Presdent Bush celebrated Colombia's independence day at the White House this afternoon, two days after the holiday, offering a "brief discurso" on why Congress should approve his trade agreement with the South American nation.

The president appeared with members of his cabinet, GOP Reps. David Dreier (Calif.),

"Today, almost all Colombian exports enter the United States duty free," Bush said. "Yet our products exported to Colombia face tariffs up to 35 percent."

Last year, according to Bush, exports accounted for over 40 percent of U.S. economic growth, and Bush posed free trade as a solution to current U.S. economic woes.

"Doesn't it make sense to continue that kind of growth during these economic uncertain times?" Bush asked. "I think it does."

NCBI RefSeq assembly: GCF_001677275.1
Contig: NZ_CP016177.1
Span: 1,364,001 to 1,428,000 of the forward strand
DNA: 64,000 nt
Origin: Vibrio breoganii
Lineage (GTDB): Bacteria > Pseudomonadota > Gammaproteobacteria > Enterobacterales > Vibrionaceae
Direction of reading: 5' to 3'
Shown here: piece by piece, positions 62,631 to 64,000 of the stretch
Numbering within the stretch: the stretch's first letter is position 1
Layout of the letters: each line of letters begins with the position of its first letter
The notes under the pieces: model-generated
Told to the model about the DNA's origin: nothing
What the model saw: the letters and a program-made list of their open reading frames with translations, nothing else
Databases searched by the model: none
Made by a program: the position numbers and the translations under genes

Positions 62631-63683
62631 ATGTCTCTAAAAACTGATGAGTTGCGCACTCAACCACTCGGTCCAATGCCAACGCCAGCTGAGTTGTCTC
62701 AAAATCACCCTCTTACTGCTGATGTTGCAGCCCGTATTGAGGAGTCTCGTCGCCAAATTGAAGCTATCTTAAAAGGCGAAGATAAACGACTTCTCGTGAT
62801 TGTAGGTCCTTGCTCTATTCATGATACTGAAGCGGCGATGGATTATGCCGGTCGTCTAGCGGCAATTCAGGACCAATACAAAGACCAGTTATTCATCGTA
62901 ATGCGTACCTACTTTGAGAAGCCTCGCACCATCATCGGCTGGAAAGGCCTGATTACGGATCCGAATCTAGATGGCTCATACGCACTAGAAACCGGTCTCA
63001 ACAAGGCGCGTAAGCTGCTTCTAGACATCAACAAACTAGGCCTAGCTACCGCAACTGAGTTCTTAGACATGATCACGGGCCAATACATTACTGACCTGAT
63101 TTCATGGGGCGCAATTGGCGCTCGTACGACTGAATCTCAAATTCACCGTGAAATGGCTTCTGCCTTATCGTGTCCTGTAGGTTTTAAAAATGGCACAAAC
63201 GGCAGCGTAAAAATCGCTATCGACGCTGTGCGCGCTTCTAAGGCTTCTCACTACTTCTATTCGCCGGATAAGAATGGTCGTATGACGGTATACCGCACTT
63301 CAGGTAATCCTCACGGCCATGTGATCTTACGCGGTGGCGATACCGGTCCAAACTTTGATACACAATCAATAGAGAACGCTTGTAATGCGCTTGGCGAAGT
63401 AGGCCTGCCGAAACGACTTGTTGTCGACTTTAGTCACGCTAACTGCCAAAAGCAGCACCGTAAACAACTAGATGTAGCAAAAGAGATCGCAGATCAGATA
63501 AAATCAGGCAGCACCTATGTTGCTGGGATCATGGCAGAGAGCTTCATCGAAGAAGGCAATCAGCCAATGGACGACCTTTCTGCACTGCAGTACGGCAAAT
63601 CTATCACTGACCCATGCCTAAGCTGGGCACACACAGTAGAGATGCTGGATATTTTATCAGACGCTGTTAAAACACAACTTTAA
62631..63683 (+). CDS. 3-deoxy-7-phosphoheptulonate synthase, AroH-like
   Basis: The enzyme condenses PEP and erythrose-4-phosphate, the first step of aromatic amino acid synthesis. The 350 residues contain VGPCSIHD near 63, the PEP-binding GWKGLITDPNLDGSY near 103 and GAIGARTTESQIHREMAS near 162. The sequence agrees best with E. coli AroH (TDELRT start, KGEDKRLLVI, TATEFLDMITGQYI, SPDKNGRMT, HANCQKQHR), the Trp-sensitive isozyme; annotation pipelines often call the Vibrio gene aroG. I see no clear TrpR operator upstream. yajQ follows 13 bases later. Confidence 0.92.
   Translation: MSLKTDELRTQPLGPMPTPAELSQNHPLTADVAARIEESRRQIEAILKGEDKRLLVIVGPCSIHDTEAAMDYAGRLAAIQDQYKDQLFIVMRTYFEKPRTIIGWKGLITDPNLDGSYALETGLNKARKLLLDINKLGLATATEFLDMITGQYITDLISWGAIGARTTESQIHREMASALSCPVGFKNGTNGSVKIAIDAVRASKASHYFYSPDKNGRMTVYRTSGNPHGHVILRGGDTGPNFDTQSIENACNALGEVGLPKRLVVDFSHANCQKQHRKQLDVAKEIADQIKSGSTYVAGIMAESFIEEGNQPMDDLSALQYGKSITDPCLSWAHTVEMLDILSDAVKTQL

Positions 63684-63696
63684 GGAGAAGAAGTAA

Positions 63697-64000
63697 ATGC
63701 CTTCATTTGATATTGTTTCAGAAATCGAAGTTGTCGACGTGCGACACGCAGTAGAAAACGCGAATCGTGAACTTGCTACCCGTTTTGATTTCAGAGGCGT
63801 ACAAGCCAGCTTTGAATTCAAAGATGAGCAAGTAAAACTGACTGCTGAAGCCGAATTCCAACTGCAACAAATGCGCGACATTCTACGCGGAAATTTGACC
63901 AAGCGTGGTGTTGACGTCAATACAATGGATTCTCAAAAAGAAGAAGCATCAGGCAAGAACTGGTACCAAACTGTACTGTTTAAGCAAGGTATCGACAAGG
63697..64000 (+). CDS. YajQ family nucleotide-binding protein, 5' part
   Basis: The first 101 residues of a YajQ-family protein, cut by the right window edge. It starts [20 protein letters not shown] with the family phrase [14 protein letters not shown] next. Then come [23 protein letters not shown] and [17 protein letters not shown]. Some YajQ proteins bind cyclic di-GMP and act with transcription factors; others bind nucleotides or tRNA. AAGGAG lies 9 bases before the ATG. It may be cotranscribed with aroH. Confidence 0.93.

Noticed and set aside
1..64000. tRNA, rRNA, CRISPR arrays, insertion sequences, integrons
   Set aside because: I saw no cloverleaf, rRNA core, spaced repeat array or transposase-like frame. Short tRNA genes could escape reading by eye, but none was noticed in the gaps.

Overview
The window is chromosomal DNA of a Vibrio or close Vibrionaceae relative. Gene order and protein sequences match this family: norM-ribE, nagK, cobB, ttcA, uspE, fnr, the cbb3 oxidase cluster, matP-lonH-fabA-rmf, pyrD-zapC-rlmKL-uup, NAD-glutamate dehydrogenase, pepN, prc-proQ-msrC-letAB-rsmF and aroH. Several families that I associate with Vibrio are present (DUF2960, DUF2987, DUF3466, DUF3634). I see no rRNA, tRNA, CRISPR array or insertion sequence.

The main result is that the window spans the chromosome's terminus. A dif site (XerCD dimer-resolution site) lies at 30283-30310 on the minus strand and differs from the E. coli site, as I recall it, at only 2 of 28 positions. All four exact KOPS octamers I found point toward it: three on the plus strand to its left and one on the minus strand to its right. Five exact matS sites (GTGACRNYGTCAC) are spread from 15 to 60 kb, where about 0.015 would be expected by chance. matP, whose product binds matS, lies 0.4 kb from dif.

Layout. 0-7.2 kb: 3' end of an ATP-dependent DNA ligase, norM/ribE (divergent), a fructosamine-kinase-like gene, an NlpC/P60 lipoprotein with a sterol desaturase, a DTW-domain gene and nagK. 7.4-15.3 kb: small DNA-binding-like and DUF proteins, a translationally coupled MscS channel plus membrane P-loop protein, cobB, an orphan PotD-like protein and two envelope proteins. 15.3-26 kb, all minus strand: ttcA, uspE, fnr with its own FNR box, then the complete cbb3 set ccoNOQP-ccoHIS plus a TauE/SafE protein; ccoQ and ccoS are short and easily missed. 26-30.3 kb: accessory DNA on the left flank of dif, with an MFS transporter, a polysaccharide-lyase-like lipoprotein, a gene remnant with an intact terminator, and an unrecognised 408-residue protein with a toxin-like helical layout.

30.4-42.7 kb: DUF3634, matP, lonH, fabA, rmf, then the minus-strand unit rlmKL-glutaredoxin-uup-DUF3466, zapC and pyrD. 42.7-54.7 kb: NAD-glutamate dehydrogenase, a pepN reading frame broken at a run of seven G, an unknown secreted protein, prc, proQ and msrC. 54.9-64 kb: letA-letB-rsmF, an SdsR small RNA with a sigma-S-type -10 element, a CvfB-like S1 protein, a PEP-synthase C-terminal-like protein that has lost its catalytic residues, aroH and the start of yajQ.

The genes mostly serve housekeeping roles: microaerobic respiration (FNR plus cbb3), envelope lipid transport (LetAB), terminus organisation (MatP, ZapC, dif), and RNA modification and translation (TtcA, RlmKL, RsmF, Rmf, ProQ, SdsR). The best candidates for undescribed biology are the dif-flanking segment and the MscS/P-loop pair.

Bush also called the agreement an "urgent national security priority," arguing that it would disrupt Venezuela's regional influence and combat Revolutionary Armed Forces of Colombia (FARC) "terrorists...actively plotting against the Colombian government."

"It is in America's interests to stand by Colombia in the face of this threat," Bush said.

Bush sent the trade deal to Congress in April. Its critics have blasted Colombia as unsafe for workers, as trade unionists have been assassinated by the Colombian military.